2

I have the following code, taken from this MSDN:

public class First { }  
public class Second : First { }  
public delegate First SampleDelegate(Second a);

// Matching signature.  
public static First ASecondRFirst(Second first)  
{ return new First(); }  

// The return type is more derived.  
public static Second ASecondRSecond(Second second)  
{ return new Second(); }  

// The argument type is less derived.  
public static First AFirstRFirst(First first)  
{ return new First(); }  

// The return type is more derived   
// and the argument type is less derived.  
public static Second AFirstRSecond(First first)  
{ return new Second(); }

SampleDelegate test;
test = ASecondRFirst;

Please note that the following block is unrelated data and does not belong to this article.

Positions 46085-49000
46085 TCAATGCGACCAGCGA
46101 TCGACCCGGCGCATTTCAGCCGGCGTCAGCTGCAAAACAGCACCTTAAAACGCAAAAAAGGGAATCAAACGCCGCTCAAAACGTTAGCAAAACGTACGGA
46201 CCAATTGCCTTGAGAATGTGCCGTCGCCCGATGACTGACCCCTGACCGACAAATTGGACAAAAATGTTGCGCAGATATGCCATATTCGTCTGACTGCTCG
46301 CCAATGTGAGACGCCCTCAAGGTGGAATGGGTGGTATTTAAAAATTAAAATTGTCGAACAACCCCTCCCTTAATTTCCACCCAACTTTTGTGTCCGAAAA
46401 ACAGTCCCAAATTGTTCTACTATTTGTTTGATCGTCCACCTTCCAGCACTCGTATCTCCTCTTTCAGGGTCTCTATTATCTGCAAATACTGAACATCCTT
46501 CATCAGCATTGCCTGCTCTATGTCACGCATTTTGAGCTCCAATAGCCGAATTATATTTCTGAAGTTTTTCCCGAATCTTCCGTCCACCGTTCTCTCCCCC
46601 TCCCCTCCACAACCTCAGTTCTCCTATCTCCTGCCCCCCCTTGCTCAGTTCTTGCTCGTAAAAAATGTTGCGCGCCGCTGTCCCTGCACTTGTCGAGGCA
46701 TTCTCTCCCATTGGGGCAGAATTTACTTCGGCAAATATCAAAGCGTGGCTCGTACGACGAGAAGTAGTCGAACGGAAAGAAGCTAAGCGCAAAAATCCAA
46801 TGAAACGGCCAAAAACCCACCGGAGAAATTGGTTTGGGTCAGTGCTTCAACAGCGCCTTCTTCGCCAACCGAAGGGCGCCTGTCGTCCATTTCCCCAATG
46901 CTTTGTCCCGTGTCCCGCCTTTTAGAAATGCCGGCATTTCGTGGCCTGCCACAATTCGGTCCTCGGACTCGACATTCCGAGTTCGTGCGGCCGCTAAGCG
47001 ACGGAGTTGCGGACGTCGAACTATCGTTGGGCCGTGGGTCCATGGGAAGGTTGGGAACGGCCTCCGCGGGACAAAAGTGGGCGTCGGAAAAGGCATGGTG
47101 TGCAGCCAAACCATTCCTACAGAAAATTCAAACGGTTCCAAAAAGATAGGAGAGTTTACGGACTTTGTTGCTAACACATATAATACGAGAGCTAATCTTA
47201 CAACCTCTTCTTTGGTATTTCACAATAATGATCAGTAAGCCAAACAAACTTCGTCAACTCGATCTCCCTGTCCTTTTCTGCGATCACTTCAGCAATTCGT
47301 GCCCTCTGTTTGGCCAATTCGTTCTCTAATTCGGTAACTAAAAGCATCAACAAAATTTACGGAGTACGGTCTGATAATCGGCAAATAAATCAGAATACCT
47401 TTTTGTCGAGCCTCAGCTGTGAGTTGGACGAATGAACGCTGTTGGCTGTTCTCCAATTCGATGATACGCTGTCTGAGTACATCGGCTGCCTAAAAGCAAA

test = ASecondRSecond;
test = AFirstRFirst;
test = AFirstRSecond;

This all compiles fine but I wanted to test assigning the delegate to an anonymous lambda expression:

test = (First x) => { return new Second(); };

However on that line I get the error:

Cannot convert lambda expression to type 'SampleDelegate' because the parameter types do not match the delegate parameter types

Namely: Parameter 1 is declared as type 'ConsoleApp1.First' but should be ConsoleApp1.Second' ("ConsoleApp1" is the name of the project).

I cannot understand what's wrong with my lambda.

Obviously covariance and contravariance and antivariance and whatnot are working OK, it seems to be just a problem with my lambda.

  • First() is a bad name for a class. It will conflict with the Linq function First() (or at least it did in my brain trying to read the code). – Neil Feb 21 at 12:21
  • @Neil, oh, sorry - didn't think of that. But please keep in mind this is just an application to test covariance and contravariance in delegates. :) – J. Doe Feb 21 at 12:25
9

To be the boring person who gives the answer "because that's what the spec says" (TL;DR at the end with my thoughts)...